Giallo Fantastique, the new collection of short fiction compiled and edited by Ross E. Lockhart, attempts to capture the feel and tone of those films and transfer them to the written word. However, this collection also seeks to marry the giallo with a French genre of fiction called fantastique. Fantastique is a variety of fiction with blatant supernatural overtones, more closely related to weird fiction than any other categorization. The results are mixed, but ultimately satisfying, with a few tales that skirt tantalizingly close to brilliance.

Most of the tales entombed within Giallo Fantastique lean more toward the fantastique than giallo. Mixing the two is not as easy as it sounds. Many of the stories get bogged down in shock for the sake of shock, and an over-reliance on the surreal, which is not uncommon for a giallo. However, since the goal of the collection is an attempt to merge the two genres together, a stronger balance needs to be struck. The majority of the stories are well written and a few are very clever, but only a handful really set themselves apart from the dark flock. But oh, what a handful of darkly delicious doozies are they!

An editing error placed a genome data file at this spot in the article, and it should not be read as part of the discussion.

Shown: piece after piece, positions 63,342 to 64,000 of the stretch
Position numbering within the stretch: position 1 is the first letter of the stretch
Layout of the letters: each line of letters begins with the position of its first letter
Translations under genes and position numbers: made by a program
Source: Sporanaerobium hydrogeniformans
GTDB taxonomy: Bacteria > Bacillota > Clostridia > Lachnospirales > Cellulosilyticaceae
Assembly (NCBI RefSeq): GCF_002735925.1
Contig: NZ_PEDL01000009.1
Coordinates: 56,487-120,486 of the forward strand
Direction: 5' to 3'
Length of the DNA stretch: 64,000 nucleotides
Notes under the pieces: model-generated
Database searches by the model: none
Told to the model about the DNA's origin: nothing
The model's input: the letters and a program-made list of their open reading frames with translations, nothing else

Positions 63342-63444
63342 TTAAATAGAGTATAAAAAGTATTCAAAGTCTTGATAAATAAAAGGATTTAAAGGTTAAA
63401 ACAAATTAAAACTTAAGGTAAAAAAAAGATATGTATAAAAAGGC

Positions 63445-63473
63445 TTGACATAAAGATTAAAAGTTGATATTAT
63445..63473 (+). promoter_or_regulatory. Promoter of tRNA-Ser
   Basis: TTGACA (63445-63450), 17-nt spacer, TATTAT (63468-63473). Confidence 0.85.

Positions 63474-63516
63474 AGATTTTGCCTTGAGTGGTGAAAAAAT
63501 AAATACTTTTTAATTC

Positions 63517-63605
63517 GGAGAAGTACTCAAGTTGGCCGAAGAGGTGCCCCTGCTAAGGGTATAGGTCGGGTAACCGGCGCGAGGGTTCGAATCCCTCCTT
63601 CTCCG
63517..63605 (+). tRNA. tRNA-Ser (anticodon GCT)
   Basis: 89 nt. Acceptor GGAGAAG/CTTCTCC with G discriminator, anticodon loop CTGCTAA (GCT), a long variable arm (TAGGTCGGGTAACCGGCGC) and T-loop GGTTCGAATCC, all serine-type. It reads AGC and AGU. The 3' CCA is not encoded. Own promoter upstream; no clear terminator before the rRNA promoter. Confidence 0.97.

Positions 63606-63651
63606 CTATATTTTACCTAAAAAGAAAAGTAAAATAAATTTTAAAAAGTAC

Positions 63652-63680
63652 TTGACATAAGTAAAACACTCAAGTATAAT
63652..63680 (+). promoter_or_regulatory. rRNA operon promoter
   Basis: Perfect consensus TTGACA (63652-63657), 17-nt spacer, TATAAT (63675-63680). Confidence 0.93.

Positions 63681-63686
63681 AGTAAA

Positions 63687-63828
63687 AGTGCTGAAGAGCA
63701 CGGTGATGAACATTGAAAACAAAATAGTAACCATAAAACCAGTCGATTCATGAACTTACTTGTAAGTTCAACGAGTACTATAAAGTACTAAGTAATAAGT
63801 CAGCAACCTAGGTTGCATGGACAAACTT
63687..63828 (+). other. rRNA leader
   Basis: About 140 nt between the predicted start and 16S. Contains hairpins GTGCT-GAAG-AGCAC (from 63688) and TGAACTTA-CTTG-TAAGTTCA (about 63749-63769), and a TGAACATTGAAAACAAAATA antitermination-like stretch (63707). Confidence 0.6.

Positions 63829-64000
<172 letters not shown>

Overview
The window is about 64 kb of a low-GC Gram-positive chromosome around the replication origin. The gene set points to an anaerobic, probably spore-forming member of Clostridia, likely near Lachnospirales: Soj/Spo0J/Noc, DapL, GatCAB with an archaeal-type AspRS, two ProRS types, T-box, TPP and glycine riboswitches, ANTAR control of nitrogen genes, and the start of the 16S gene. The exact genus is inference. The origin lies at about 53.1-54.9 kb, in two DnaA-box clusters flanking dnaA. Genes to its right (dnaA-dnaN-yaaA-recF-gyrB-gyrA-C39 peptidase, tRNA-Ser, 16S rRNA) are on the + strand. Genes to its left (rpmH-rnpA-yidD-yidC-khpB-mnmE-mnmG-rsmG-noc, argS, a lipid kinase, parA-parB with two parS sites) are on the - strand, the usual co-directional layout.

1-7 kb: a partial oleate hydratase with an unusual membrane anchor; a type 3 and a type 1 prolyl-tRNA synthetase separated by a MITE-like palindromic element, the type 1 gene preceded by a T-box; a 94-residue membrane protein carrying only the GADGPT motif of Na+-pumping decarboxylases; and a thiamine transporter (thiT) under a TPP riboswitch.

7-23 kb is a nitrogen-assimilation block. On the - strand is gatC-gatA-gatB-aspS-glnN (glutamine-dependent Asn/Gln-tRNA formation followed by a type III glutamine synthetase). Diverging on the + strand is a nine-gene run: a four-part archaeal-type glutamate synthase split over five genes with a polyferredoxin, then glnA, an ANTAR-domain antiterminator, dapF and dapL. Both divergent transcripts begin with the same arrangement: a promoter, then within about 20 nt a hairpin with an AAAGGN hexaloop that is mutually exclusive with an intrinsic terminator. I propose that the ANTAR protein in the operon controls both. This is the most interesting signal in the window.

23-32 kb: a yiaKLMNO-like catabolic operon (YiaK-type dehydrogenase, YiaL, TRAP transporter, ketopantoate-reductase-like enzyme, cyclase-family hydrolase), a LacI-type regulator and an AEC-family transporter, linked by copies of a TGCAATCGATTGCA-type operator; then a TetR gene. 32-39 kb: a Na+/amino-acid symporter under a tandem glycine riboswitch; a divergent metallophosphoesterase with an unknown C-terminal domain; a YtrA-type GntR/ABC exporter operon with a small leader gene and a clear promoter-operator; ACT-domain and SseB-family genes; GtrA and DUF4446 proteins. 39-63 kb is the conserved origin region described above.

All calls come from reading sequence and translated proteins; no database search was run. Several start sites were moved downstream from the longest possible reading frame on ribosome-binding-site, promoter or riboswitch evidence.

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My favorite selection would have to be the enigmatic, and oh-so-gialloesquely named “The Strange Vice of ZLA-313” by MP Johnson. Johnson totally nails the spirit of the giallo but adds his own twist, setting the mayhem in the future. It’s fantastique, sci-fi, and horror all rolled into one delightful, sexy, and creepy chimichanga. Here is a writer who understands the genre and elevates it to new and exciting heights. I would have loved it to be longer.